Skip to main content

Mosul adds to staggering world refugee crisis

With the highest number of refugees and displaced people since World War II and continued brutal conflicts in Syria, Iraq and beyond forcing millions to flee, humanitarians lament a broken system running from crisis to crisis.
Displaced people who fled Islamic State militants from Mosul receive aid at Deepaka camp in the northwest of Erbil, during an operation to attack Islamic State militants in Mosul, Iraq, October 20, 2016. REUTERS/Alaa Al-Marjani  - RTX2PQDQ

WASHINGTON — As the long-anticipated Iraqi military campaign to take Mosul from the Islamic State (IS) got underway this week, humanitarian aid groups warned of the plight of up to 1.5 million civilian inhabitants of the city, hundreds of thousands of whom may be displaced by fighting in the coming weeks. The United Nations said the scale of displacement that could be triggered by Mosul military operations, with estimates ranging from 200,000 to 1 million people, may pose one of the single biggest and most complex humanitarian challenges it has ever faced.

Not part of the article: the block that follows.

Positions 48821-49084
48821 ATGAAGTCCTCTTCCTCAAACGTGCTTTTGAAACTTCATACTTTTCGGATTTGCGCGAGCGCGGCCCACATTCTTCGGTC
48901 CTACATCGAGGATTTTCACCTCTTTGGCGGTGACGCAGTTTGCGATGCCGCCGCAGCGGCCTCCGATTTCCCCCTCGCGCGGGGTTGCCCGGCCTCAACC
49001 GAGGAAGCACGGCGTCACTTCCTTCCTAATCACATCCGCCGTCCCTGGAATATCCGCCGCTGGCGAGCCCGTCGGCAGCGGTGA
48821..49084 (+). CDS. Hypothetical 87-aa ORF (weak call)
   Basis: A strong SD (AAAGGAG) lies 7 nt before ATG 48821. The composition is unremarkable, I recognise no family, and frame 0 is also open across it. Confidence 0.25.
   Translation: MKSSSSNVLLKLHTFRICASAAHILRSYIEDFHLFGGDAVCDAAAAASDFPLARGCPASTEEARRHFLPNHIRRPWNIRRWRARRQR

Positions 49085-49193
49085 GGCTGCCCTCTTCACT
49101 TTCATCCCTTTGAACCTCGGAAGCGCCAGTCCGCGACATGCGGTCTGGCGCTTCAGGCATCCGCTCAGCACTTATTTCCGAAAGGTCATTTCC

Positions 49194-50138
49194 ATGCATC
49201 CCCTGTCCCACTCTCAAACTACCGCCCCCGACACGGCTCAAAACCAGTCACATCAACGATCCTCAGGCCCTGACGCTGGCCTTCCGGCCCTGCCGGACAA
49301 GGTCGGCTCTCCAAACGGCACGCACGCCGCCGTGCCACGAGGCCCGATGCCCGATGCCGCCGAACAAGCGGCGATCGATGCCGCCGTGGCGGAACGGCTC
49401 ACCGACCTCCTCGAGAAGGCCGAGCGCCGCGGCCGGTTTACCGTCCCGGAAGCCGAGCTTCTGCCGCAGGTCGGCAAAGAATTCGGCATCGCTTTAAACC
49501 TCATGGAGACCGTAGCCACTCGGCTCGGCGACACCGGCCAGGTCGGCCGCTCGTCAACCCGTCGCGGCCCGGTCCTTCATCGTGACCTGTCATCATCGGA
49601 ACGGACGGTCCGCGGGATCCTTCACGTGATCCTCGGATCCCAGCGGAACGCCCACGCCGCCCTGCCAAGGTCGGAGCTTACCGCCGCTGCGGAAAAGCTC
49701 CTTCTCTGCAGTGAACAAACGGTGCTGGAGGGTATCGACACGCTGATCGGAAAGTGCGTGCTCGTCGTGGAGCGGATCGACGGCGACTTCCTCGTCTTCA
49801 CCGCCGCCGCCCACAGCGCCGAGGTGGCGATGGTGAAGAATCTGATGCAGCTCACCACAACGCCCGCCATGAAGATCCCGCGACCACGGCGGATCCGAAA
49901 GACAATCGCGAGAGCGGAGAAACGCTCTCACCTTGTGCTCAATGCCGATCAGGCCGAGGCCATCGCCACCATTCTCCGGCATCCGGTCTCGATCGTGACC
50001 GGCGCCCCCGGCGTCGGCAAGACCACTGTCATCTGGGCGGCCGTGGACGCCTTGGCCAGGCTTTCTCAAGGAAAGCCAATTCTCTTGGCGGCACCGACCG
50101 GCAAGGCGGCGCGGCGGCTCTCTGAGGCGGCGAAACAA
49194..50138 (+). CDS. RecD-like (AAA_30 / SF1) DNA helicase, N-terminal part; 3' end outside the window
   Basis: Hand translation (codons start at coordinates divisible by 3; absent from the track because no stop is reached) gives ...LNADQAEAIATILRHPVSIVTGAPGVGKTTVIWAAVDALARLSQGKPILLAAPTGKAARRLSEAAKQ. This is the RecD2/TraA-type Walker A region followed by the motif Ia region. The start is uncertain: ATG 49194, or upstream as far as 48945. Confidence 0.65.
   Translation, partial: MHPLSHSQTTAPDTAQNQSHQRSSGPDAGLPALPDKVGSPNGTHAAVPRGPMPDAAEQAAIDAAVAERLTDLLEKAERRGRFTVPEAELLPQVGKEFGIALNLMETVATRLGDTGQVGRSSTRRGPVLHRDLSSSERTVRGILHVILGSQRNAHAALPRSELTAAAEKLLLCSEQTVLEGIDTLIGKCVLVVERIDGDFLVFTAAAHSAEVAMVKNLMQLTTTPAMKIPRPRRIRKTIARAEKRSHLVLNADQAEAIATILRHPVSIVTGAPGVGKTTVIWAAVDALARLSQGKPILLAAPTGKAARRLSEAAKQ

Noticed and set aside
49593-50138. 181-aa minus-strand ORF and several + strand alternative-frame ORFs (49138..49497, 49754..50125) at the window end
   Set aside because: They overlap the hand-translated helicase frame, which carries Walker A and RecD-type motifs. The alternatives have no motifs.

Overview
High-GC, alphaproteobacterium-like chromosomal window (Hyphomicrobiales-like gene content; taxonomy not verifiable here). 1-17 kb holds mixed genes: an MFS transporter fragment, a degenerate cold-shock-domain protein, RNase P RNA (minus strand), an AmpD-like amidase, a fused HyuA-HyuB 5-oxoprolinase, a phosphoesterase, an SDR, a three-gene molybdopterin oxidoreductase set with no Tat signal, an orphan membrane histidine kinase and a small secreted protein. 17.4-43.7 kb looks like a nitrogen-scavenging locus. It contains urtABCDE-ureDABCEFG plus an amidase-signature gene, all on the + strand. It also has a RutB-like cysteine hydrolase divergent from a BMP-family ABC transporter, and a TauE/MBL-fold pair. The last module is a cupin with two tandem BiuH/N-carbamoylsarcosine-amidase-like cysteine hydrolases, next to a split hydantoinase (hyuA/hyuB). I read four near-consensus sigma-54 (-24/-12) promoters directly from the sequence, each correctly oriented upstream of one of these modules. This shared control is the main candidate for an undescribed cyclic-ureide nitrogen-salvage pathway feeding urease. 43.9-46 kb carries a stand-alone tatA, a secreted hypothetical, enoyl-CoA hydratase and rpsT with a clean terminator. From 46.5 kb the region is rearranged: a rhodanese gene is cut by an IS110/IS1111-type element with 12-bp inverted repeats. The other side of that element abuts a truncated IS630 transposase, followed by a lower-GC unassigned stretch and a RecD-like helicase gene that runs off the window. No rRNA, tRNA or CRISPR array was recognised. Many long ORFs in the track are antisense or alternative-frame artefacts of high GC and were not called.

“Depending on the intensity and scope of the fighting, as many as 1 million people may be forced to flee their homes in a worst-case scenario,” Stephen O’Brien, the United Nations undersecretary-general for humanitarian affairs and emergency relief, said Oct. 16.

Access the Middle East news and analysis you can trust

Join our community of Middle East readers to experience all of Al-Monitor, including 24/7 news, analyses, memos, reports and newsletters.


Only $100 per year.